Direct-to-Customer Commerce

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Strategic insights into the direct commerce industry, including ecommerce, direct marketing and related fields

What will likely happen in Q4

Press reports are starting to come out that:

  • retailers are not hiring as many seasonal employees for 2009Q4.
  • merchandise orders for Q4 may be as much as 20 percent lower than in previous years

What can we concluded from these two facts:

  • customer service in retail, brick & mortar stores may reach an all-time low.  There simply won’t be anyone around to help you.  You’ll probably have a hard time just finding someone to take your money.
  • e-commerce sites will gain sales faster than ever before — for multiple reasons:

First, because you can check yourself out and don’t have to rely on finding someone to help you.

Second, retailers will likely make sure inventory for their online store is broad and deep.  Because they can sell to anyone, anywhere at anytime.  Thus, they will more likely sell thru online store inventory than physical store inventory.  Plus, they can replenish inventory for the online store faster than they can to physical stores (at least, in most cases).

Third, buying online is less frustrating and annoying than going to a store.  This will be especially true, because there will be fewer sales discounts in physical stores (due to lower inventories) and fewer people to help (see “First”).

*  *  *  *  *

Now, don’t get me wrong.  Total direct commerce sales (as reported by the Commerce Dept) remains about five percent of retail sales, but direct commerce sales are growing reliably, while total retail sales has been in decline for most of the past 12 months.  The bottom-line:  We will see direct commerce (online & catalog) take a big jump forward in Q4.

That in turn will cause at least a short-term increase in activity during the first half of 2010 by companies who will seek to upgrade their online store, or maybe even finally set one up.

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Filed under: Direct Commerce, Opinion, , , , ,

Developing a uniform Brand experience across multi-channel

There are two sides to this question — and most see it as a marketing issue.  And certainly it has serious marketing implications.  But the Brand experience is not built entirely upon how merchandise is presented or described.  A huge portion of the Brand experience is based upon customer interactions.

Almost intuitively, we know that we must provide appropriate value to the customer (the combination of price and quality).  However, in addition, we need to treat customers in a way that matches their expectations of the Brand.

And there is a problem with customer interactions across different channels.  After all, it makes somewhat obvious sense that it’s difficult to interact with a customer the same way in a face-to-face scenario, compared to a call center scenario, compared to an ecommerce scenario.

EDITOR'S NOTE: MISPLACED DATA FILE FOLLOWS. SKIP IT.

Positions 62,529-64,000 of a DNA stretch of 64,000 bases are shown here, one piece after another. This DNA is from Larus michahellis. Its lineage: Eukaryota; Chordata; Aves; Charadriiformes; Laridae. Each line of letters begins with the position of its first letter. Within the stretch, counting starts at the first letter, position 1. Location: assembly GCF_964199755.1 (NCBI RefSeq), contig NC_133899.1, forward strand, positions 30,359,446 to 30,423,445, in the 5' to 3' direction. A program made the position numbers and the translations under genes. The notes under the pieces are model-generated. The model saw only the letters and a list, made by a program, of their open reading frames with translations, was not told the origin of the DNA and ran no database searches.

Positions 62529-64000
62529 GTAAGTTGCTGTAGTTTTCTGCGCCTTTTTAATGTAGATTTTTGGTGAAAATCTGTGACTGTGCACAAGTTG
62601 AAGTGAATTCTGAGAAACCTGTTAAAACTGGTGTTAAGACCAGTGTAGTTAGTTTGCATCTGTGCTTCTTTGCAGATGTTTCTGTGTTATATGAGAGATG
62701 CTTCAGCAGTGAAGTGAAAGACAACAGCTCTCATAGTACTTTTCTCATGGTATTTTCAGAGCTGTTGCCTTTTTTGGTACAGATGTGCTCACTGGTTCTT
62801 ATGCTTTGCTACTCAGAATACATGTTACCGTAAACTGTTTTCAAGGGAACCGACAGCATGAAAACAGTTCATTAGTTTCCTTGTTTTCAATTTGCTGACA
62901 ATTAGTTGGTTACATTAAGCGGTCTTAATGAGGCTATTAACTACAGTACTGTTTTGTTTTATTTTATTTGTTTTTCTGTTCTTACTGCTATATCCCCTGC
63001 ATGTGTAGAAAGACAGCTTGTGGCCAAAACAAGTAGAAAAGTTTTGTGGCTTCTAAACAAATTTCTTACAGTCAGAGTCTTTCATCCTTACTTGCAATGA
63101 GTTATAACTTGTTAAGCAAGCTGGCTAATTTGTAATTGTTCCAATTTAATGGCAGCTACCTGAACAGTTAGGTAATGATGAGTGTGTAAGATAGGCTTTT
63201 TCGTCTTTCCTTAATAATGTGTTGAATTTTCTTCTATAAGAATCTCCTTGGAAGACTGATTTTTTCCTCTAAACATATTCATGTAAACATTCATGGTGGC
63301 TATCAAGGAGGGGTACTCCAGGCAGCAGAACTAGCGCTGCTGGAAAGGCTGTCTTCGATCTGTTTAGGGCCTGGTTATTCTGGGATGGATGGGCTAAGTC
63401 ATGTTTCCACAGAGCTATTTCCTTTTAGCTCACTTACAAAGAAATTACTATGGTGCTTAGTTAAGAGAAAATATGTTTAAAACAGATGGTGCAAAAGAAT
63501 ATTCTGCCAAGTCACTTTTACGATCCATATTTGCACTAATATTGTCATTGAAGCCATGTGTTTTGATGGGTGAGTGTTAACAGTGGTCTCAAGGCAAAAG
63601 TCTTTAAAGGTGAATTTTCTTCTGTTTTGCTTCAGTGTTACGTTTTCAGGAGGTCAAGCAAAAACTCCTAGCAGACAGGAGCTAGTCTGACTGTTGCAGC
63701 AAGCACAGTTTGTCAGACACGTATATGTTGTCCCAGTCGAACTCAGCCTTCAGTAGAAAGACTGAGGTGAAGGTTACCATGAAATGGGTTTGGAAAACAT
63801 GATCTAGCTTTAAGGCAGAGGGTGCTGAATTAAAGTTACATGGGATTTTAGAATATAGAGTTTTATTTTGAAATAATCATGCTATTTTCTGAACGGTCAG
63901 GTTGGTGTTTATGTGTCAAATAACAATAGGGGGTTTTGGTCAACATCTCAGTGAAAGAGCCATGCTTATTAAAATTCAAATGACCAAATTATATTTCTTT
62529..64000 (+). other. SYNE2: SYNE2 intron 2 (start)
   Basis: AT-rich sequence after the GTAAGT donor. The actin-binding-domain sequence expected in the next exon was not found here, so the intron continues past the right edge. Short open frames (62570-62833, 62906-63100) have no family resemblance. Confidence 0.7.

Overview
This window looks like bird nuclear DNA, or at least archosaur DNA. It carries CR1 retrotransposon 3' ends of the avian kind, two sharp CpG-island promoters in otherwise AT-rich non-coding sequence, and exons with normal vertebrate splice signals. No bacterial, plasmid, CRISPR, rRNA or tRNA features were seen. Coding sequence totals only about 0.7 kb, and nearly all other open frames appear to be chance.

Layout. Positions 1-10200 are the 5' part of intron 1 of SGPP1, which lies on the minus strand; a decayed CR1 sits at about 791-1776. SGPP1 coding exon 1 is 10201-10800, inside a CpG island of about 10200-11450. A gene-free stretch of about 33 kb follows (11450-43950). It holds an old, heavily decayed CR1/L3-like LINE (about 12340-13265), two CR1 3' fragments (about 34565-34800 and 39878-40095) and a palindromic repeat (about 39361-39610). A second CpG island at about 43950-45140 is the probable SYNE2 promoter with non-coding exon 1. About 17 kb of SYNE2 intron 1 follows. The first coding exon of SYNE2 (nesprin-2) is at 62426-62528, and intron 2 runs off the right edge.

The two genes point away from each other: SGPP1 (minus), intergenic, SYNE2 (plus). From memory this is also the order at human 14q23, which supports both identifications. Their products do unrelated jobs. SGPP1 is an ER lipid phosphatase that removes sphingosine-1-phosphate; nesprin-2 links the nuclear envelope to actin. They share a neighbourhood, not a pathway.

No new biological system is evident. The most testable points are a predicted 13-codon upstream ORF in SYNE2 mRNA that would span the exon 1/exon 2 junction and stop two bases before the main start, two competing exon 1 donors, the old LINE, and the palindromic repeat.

But a truly uniform Brand experience in a multi-channel environment seems to demand more similarity than differences in the nature of those diverse interactions.

So, how do you do it>

I can only suggest a strategy:  deploy a single order management system across all channels.

Boy, that seems simple.  Conceptually, of course, it is pretty simple.  But it’s also deceptively simple and, in reality, very difficult.  And the difficulty is not in the technology, but rather in the management.  It’s likely you will also want a single warehouse management system, as well.  But that’s not as essential, because it’s possible to move inventory & product data between multiple systems and a single OMS.

But the central obstacle to accomplishing this goal is willingness of different internal departments collaborating on a single solution.

In a sense, this is another form of channel conflict — but it’s at the operational level, rather than at the sales level.

To execute this solution, retail operations, customer contact center operations and ecommerce operations must agree on a single OMS to capture sales orders and manage customer transactions at all points of sale — regardless of channel.

Then all these units must collaborate to develop uniform training for staff, based upon uniform company policies.

It’s Change Management 101 — something that almost always gets short shrift.  And, although I don’t mean it personally, it is often the fault of marketing / sales, because they are too anxious to build sales rather than build an enduringly satisfied customer.

Often, only the CEO can solve this, with the patient understanding of the board and shareholders.

Not so simple after all, is it.

Filed under: Direct Commerce, Ideas, Opinion, , , , , , ,

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